Chimyo Atkinson

Great Tree Zen Temple in North Carolina is specifically intended to be a women’s residential center. The teacher is Teijo Munnich, a former Roman Catholic nun and Dharma heir of Dainin Katagiri. In 2018 there were several guests at the temple but only two permanent residents, Teijo and Chimyo Atkinson. Chimyo tells me that her official position is Head of Practice. When I ask what that means, she says, “I’m basically the . . . well . . . everything. Ino [manager], chiden [caretaker], tenzo [cook], tanto [assistant to the teacher], everything, because there’s only two of us living here.

“Our mission at Great Tree Zen Women’s Temple states that it’s a way of allowing the feminine to manifest itself in a way some may not have been allowed to in the past – ancient and recent – simply because, as in anything in society, it’s kind of dominated by men. And so the feminine aspect of what Zen could look like hasn’t – maybe – been nurtured as much as it needed to be or celebrated as much as it needed to be. So here’s a place where, because it is centered on women and women’s practice, you see what comes up, what it looks like, and how is it different – if at all – from the way men’s practice manifests itself. That doesn’t mean that it’s going to be different, but we’re trying to give it a chance to develop and be what it can be.”

“What are the women who come there looking for?” I ask.

“I think they’re looking for compassion and empathy. They’re looking for a place where they feel comfortable and safe in doing their spiritual practice, whatever that is. They have a sort of a sense of community with us in a non-intellectual way. We do our study groups, and we can get heady in those, but I think – mostly because of Teijo – they feel a warmth and a nurturing here that is maybe unusual at some American Zen centers. 

“People have this incomplete idea of what Zen is, and I think they come sometimes looking for that.  The sort of peace, bliss, kind of thing. I think the people that stick around are looking for community and looking for a place to be that is open, where they don’t feel judged, and can just have a conversation about anything, really, with people who care. Our main practice is shikan taza, but it’s also being able to be with each other and comfort each other when we need to.”

“Is there a connection between shikan taza and the capacity to develop compassion and empathy?” I ask.

“Well, the whole point of doing this practice is to develop compassion, to develop that sense of interconnectedness and empathy for each other. That’s where the clarity comes from, so that you can act from that compassion, so that you can act from that understanding of connectedness.”

“If someone shows up for the first time and asks, ‘What’s this going to do? How is this going to make me more compassionate?’ How do you respond?” Chimyo doesn’t immediately answer. “Maybe she just needs some kind of assurance, needs her anxieties assuaged a little bit before she can commit to trying this.”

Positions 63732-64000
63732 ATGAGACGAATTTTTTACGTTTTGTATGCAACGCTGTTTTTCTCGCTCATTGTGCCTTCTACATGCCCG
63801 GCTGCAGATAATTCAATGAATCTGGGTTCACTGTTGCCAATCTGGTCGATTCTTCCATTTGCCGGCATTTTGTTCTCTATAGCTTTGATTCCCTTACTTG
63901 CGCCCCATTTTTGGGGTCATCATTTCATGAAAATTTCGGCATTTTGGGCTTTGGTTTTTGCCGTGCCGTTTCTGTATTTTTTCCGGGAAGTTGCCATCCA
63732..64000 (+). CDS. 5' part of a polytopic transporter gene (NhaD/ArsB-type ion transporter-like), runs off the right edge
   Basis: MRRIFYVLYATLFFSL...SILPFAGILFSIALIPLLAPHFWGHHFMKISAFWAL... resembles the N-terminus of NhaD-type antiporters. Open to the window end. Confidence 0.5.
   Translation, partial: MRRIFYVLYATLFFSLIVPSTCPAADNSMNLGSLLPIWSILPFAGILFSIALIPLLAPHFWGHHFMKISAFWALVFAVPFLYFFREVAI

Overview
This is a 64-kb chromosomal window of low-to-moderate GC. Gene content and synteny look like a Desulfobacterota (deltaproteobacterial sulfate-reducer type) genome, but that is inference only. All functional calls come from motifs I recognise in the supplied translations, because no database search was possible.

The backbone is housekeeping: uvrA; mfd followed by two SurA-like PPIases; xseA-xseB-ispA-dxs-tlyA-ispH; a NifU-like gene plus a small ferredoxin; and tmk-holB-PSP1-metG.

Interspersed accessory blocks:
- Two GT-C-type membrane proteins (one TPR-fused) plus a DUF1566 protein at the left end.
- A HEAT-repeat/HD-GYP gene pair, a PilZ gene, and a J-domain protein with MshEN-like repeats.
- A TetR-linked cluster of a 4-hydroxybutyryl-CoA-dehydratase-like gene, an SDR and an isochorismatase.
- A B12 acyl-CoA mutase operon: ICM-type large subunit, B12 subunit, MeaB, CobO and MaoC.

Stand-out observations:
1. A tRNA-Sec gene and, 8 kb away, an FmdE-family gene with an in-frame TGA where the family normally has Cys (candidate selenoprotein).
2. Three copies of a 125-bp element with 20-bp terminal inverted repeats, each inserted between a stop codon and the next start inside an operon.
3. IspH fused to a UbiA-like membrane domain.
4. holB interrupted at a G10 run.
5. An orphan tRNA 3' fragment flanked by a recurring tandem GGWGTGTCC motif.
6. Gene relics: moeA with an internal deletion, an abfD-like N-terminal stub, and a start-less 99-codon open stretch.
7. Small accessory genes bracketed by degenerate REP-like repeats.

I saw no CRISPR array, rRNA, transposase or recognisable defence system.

“I can’t give you that assurance. Because it is your experience that will bring that about. Maybe this is or is not the practice for you; maybe this is or is not the practice for you at this time. Everybody has a door. We are here to help you find that door. There is no guarantee. There is no goal here and no instruction that we can give you other than sit down and experience the world. You know, how do you tell someone how to ‘go in and go through’ in Zen practice?” She laughs. “That’s all I can say. You sit down, and you sit with your fears and you sit with your discomfort and you sit with your dukkha and all that and you work with it.  All I can say to a person who comes to Great Tree is to sit down and try it.”

I ask if the Temple has anything to offer that can’t be found elsewhere.

“Not a thing. What do we offer? We offer you a cushion and a room to sit in. That’s it. I mean, what else can we say? We offer you a cushion in a room and our support in doing this, our support and empathy in doing this practice. We offer the guidance that comes from our experience, which is just our experience. Nothing that is magical or scientific or any of those things. Just our experience. And a little faith in the Buddha’s word that there is a way beyond suffering.”

“And what is your hope for the women who come here?”

“I hope that they are able to find their way to a lifelong practice in this tradition or any other. I’m hoping that they find a refuge with us. I’m hoping that they find a way to share their own wisdom in the world, because that’s part of it. A lot of times in a de facto male-dominated situation, women are reluctant or not encouraged or outright prevented from sharing the wisdom that they have. And I hope that I myself can learn from whoever walks in that door, because everybody brings something. Whether they practice forever or whether they’re just discovering it.”

“A lifelong practice to what end?”

“To what end? To relieving their suffering and the suffering in the world.”

“Not awakening or kensho or whatever you want to call it?”

“You can find those things, but compassion and benefit to the world, what else is there? What else is there?”

The Story of Zen: 413-19

Zen Conversations: Pp. 69-70.

Other Links:

Great Tree Zen Temple

Published by Rick McDaniel

Author of "Zen Conversations" and "Cypress Trees in the Garden."

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